|JORDAN, ANDREW - NCC - RETIRED
Submitted to: Applied Engineering in Agriculture
Publication Type: Peer Reviewed Journal
Publication Acceptance Date: 11/9/2009
Publication Date: 4/27/2010
Citation: Byler, R.K., Jordan, A.G. 2010. Model of Cotton Bale Weight Changes Related to Bagging. Applied Engineering in Agriculture. 26(2): 203-208.
Interpretive Summary: After cotton is baled at the gin, the bales are placed in bags to protect them from contamination during handling and storage. Traditionally, the bagging has been porous and the relatively dry cotton gained weight during storage as the fiber gained moisture. This higher moisture content fiber was actually stronger and better for spinning at mills. Non-porous plastic based bags have increasingly been used because they are lighter in weight and less expensive. The industry has asked that plastic bags be produced with holes to improve moisture gain during storage but many of these bags allow only low levels of moisture transfer. In this study, bales were formed from relatively dry cotton and placed in selected bags made of cotton, burlap, and polyethylene with various predetermined hole patterns. The cotton and burlap bags were very porous and did not restrict weight gain by the bales. A mathematical model was developed for the weight change of bales in polyethylene bags which predicted the change based on the percentage of open area of the bag. This equation will allow bag manufacturers to know how many holes of a given size will be required to achieve a specified rate of bale weight change. The resulting bags will adequately protect the bales produced in the US while allowing a reasonable moisture transfer. This packaging will allow the US cotton industry to remain competitive in the worldwide market.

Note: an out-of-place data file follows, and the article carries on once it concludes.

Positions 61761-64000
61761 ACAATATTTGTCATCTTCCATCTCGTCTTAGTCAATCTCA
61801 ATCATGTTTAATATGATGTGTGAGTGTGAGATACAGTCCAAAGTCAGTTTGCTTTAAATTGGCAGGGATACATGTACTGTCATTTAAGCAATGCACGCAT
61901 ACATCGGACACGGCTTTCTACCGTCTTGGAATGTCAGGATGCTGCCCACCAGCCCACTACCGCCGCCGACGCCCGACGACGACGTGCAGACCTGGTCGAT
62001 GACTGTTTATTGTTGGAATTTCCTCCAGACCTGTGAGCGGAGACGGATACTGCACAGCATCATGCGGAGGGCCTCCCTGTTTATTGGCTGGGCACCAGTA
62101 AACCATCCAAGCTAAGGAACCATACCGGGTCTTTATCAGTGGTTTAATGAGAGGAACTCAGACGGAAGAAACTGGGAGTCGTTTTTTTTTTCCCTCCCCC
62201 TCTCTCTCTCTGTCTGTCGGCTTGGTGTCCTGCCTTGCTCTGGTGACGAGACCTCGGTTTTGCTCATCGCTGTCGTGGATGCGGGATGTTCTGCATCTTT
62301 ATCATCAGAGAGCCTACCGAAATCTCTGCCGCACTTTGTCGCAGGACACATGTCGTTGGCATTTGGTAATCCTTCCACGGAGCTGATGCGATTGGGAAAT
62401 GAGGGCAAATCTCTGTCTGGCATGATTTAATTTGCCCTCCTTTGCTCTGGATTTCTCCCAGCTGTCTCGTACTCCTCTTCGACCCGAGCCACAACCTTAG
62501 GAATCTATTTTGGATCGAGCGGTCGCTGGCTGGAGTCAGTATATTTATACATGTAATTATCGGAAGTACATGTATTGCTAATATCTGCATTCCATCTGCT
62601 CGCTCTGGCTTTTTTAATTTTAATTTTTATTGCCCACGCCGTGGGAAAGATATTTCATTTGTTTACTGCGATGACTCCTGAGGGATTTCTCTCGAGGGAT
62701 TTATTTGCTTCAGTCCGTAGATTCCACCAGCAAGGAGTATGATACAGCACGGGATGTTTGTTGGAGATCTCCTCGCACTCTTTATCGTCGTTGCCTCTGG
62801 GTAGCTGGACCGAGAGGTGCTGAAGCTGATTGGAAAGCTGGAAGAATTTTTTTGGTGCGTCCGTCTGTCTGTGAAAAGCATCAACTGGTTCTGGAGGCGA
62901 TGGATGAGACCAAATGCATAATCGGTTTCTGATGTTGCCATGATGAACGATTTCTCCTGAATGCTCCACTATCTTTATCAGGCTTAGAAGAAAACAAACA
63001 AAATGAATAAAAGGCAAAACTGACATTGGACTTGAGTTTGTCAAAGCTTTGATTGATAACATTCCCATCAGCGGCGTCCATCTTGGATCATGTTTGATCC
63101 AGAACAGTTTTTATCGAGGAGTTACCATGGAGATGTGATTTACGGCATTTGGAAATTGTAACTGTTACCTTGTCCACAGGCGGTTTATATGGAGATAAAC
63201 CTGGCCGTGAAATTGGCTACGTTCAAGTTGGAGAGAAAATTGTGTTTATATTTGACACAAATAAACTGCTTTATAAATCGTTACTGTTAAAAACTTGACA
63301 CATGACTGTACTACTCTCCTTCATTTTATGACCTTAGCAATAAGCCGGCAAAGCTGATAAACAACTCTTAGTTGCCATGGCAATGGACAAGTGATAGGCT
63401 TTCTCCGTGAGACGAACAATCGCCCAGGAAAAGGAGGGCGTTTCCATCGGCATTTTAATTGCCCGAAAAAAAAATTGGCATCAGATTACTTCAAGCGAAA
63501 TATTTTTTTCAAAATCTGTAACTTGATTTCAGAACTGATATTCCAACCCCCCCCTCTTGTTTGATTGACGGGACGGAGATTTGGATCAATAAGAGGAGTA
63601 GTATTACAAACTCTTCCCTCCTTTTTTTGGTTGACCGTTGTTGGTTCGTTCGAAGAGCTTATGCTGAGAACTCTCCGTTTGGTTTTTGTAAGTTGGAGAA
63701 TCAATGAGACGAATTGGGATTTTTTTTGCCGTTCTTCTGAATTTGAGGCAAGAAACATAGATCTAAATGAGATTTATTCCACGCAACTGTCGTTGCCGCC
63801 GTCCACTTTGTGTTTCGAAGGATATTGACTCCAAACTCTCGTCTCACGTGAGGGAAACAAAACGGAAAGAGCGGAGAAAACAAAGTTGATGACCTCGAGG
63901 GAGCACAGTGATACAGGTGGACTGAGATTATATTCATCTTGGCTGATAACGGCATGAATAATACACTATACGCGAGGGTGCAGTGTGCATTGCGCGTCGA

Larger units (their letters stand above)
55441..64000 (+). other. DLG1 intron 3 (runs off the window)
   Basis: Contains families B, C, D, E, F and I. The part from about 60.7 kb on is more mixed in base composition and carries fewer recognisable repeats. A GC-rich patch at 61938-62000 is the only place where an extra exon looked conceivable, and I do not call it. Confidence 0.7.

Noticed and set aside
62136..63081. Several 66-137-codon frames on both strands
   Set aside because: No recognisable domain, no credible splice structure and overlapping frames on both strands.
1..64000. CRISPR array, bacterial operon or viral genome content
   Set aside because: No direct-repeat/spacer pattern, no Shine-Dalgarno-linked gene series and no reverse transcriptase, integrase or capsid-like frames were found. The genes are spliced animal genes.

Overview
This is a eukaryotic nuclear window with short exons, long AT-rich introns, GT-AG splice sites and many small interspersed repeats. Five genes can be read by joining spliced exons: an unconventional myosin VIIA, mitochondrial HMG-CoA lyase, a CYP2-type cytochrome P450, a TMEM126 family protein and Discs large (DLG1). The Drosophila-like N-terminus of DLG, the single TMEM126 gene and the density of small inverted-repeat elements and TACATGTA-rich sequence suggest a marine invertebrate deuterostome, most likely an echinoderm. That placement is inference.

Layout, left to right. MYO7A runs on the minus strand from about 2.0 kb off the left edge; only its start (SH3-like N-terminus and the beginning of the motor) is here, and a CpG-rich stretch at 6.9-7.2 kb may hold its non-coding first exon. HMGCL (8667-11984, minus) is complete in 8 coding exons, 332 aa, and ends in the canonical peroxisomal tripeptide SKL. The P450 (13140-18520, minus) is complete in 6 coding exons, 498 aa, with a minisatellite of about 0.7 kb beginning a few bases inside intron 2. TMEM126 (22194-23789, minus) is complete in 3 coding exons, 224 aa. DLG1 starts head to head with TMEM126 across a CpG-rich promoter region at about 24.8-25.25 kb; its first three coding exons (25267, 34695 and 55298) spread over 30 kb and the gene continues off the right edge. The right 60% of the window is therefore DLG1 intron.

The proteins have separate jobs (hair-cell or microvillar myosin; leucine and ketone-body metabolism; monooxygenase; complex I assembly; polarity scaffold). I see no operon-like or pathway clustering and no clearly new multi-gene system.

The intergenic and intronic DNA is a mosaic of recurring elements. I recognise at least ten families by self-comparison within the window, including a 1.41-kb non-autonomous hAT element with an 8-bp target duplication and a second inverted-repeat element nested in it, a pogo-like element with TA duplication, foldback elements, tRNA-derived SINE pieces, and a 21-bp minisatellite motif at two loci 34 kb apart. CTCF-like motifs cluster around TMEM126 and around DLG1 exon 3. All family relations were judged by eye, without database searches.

Technical Abstract: Traditionally, bagging used for cotton bales has been permeable to moisture but more recently relatively impermeable material has been adopted by the industry. This impermeable bagging has significantly affected the moisture changes that occurred during storage. In many cases, holes have been punched in the bagging in an effort to increase the permeability. To better understand the effect of the different bagging materials on bale weight changes, Universal Density cotton bales were formed with relatively dry lint and covered with different types of bale bagging materials. The bales were stored in a humid environment and weighed periodically for between 63 days, for high permeability bagging, to 155 days, for low permeability bagging. The bale coverings which were studied included coated woven polypropylene with micro-perf holes, linear low density polyethylene film with different hole patterns, woven cotton, woven burlap, and no bale bagging. The bale weights were modeled temporally using a nonlinear exponential model. Different bales stored in the same bagging type changed weight consistently. A mathematical model was developed for polyethylene bagging that accurately related the rate of bale weight change with the percentage of bag surface removed as holes. The rate of bale weight change obtained from the regression was used to calculate a half-time to equilibrium, in days, for each bagging type. This weight change half-time will simplify communication of the effect bale bagging has on the cotton bale weight change during storage.